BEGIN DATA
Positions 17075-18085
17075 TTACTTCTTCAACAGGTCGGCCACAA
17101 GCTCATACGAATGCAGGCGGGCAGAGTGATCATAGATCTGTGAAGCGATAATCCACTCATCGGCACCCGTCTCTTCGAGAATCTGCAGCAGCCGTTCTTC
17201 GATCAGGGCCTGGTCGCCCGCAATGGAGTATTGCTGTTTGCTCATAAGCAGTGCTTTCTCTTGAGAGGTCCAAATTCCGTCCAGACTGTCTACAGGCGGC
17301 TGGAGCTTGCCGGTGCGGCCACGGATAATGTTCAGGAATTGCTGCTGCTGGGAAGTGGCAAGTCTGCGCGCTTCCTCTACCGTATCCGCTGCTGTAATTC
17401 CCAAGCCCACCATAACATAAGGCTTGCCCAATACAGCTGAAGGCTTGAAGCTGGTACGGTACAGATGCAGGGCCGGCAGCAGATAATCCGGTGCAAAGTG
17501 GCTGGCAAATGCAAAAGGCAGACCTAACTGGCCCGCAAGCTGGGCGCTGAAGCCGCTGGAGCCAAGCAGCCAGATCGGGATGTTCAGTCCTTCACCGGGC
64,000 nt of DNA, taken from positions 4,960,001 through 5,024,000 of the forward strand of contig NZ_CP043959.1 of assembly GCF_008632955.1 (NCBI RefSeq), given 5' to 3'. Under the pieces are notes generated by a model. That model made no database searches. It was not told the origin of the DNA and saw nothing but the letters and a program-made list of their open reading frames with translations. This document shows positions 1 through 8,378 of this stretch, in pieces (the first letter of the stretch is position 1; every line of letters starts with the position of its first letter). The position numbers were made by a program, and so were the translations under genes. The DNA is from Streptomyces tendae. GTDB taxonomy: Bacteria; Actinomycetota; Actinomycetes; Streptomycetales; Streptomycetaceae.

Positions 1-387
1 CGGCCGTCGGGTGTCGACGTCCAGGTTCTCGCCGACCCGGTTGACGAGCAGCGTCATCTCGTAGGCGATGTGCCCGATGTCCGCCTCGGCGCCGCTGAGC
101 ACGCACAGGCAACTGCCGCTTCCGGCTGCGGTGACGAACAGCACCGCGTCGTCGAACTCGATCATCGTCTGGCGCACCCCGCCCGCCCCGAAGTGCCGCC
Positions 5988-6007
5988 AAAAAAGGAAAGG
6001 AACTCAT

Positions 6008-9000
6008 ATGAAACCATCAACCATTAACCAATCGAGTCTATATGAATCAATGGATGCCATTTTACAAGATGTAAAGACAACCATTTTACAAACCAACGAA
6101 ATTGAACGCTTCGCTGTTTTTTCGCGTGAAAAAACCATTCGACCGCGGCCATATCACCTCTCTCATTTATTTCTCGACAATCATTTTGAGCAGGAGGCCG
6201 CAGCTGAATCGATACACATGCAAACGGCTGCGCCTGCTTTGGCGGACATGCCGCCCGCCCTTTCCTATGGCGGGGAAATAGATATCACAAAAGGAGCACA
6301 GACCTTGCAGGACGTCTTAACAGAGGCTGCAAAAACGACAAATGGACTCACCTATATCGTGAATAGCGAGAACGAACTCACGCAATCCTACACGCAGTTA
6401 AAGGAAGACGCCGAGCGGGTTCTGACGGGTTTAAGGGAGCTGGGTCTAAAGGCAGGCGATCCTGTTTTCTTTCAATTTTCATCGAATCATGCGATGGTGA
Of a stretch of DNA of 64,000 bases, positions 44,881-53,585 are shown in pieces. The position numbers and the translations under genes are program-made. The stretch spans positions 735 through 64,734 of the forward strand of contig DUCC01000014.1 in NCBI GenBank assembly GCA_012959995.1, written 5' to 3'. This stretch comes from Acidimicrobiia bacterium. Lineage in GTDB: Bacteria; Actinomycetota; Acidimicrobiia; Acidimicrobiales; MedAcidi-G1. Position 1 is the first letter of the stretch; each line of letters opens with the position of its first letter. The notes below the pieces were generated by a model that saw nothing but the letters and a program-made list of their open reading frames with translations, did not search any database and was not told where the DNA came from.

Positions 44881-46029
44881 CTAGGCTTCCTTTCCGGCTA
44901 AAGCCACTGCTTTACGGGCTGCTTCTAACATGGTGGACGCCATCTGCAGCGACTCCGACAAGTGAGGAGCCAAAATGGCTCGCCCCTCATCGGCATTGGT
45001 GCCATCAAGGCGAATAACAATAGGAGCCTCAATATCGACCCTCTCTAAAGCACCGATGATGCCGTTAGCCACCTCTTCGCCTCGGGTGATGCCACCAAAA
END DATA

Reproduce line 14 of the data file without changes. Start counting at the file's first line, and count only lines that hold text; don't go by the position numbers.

6001 AACTCAT